Enzymes are catalysts for biological reactions, including one which we are all familiar with, digestion. When we consume foods we are asking our bodies to convert the form of the meal into a useful form.
We need to eat in order to gain energy but we also need other important substances such as proteins for the growth of our muscles as well as repair.
We often fail to remember that the food we eat was once inside other plants and animals. If we want to convert food into useful forms, we first need to break it down and then reform it. What this means is we need to digest our food and the mechanism by which we do that is through various digestive enzymes.
We digest large, stable molecules such as starch which is found in plants like rice, into smaller forms like maltose. In the case of starch, which is a polymer, we use amylase to break it down into maltose, which is a monomer. We consistently break down polymers into monomers and then re-form them with other enzymes such as glycogen synthase.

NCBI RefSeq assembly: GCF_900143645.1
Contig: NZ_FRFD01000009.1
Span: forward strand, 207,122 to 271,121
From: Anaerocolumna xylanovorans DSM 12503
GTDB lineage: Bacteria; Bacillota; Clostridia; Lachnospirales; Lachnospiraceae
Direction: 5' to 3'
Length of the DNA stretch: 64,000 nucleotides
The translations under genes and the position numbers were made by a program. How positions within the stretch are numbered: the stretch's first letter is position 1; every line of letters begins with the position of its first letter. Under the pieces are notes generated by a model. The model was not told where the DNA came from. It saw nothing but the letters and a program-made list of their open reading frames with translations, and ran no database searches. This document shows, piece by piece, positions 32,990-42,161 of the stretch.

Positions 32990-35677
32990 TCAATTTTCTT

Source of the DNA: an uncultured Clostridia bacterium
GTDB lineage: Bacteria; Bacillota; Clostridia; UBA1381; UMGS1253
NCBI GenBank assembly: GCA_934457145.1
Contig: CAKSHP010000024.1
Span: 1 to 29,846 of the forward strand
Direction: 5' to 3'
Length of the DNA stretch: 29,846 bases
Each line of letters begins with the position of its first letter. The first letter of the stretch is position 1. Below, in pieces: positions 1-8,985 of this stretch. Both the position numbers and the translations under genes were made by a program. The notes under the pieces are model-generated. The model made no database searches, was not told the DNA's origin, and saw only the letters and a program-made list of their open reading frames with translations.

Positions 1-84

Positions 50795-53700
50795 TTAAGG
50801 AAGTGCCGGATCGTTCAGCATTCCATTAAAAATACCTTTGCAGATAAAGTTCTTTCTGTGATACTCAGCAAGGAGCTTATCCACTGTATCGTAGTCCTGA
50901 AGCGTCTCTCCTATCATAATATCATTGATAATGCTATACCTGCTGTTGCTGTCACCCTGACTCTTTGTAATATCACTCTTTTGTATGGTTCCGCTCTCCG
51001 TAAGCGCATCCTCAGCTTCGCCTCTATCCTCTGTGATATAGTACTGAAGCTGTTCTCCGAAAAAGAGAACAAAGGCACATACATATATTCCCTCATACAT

Part of the goal of breaking down molecules such as starch is to get the glucose it contains to our muscles where it can be used for respiration. This involves passing through the intestines via active transport and so the molecules are broken down into smaller, more soluble ones. Processing glucose through respiration and then excreting the waste products is part of the carbon cycle.